Tuesday in the First Week of Ordinary Time (I)
Angels and Humans
Angels and Humans
Readings: Hebrews 2:5-12; Psalm 8:2ab and 5, 6-7, 8-9; Mark 1:21-28
Jesus our savior has already been born for us. The Light of Christ has already come to dispel the darkness of our hearts and our world. In the next six weeks of Ordinary Time, we will allow our weekday readings from the Letter to the Hebrews and the gospel of Mark to focus our attention on this One who is our Light and our salvation. We will allow ourselves to reflect more deeply on the way in which Christ brings us to share in the eternal life of the Father.
And perhaps the first thing that strikes us about Jesus in the gospel of today is the power and authority that he wields. Here is a teaching that is new, the people exclaim, and with authority behind it… even… unclean spirits obey him. This is a power and an authority that we too might desire for ourselves. And, as baptized Christians, we are indeed called to wield it. But we need first to be clear about what this power and authority might be.
I myself tend very easily to think of it as the power of angels, because I am sometimes attracted to the many obvious advantages to being an angel. An angel has no body, and so an angel could probably be in more than one place at the same time, would not be limited to 24 hours in a day, wouldn’t need to sleep, wouldn’t suffer from any illnesses, wouldn’t have to deal with all the messy practical details of daily living…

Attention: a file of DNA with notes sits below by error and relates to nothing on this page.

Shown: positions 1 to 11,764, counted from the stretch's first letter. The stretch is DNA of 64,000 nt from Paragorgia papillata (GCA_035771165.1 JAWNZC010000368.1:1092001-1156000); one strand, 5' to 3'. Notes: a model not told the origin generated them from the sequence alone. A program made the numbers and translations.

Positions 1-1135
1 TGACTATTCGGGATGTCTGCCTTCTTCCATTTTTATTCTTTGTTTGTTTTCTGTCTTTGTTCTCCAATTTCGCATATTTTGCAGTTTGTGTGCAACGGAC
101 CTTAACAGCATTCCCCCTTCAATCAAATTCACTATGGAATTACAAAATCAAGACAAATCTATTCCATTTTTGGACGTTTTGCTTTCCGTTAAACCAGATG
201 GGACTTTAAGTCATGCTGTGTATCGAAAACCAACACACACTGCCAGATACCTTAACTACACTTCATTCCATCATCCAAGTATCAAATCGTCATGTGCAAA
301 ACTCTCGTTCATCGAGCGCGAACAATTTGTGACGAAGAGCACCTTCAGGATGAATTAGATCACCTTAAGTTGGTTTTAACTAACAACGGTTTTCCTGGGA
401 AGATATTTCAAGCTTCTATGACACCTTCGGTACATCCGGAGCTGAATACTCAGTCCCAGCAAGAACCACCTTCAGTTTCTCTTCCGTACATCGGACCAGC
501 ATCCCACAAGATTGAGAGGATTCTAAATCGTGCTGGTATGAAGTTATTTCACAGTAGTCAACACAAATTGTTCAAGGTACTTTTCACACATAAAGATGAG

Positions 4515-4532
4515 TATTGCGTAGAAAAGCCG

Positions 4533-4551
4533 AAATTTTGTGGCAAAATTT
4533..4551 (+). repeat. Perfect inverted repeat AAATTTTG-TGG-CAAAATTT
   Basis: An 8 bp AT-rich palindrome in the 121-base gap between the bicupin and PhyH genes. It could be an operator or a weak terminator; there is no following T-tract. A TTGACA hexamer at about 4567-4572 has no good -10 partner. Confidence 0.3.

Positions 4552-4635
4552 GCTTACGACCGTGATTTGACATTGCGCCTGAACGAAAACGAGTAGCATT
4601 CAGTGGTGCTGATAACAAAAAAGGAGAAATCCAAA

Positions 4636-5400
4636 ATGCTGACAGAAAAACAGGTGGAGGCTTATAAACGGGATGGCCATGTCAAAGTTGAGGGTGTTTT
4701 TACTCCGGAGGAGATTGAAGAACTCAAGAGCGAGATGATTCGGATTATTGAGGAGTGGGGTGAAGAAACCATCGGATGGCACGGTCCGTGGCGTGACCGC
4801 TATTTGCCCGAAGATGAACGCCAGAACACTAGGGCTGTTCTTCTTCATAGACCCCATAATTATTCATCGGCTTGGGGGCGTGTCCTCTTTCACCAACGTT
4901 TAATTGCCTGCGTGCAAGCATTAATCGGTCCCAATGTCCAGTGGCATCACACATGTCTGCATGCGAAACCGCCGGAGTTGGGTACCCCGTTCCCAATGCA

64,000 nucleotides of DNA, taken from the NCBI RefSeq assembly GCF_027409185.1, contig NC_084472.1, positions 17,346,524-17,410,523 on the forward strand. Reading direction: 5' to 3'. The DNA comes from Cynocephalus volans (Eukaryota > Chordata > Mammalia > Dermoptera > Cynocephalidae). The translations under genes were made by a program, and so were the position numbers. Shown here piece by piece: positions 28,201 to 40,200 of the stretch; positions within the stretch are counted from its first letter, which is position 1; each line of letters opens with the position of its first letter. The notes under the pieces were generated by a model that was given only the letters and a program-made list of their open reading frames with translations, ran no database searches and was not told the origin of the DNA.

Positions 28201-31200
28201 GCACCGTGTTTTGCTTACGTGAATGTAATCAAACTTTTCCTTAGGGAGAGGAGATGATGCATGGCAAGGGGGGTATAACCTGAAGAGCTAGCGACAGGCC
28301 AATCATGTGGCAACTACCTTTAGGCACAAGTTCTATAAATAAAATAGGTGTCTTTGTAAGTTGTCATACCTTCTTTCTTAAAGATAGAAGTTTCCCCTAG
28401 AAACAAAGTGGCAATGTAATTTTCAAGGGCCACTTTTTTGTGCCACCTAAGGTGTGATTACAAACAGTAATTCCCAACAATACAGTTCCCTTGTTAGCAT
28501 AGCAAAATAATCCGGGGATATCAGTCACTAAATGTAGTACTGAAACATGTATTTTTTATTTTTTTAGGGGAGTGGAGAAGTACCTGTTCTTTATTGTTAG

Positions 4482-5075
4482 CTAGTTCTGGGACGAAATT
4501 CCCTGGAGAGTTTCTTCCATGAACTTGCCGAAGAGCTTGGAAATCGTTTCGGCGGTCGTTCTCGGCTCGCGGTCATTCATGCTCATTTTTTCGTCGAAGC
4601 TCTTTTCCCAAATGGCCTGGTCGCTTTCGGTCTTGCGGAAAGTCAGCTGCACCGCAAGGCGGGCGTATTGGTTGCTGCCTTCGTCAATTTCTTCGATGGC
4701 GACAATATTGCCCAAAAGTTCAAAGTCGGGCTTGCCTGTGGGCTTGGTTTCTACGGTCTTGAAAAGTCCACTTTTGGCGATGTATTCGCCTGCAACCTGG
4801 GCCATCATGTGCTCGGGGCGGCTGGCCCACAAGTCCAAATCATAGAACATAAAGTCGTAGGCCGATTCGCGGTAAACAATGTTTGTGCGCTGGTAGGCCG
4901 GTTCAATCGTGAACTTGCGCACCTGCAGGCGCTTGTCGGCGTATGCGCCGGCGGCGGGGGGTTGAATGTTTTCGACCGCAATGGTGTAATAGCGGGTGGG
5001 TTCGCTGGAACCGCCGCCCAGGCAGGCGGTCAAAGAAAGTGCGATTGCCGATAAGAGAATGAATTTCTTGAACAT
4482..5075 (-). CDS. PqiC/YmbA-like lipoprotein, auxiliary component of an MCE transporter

But is this the kind of authority that Jesus exercises in the gospel? Is Jesus powerful because he is able to escape the inevitable limitations of everyday human life? Obviously, Jesus’ authority flows from who he is – the only begotten Son of the Father. But this is not an angelic authority. For as we heard in the first reading: God did not appoint angels to be rulers of the world to come… No, the power and authority that Jesus wields is that of one who embraces the fullness of human life. Again, as the letter to the Hebrews reminds us: the one who sanctifies, and the ones who are sanctified, are of the same stock. Jesus was glorified by the Father not by escaping but by embracing the messiness of our human existence. His power comes through a loving and humble submission to powerlessness. He allows himself to be made perfect through suffering even to the point of death.
If this is so, then, like that man in the synagogue today, I too need to allow Jesus to cast out from me the unclean spirit that tempts me to crave the life of an angel. I need to allow Jesus to teach and share with me the power to embrace my own humanity as the only sure Way to the Father.
Today, how are we being invited to embrace our humanity more firmly, so as to share more fully in Christ’s divinity?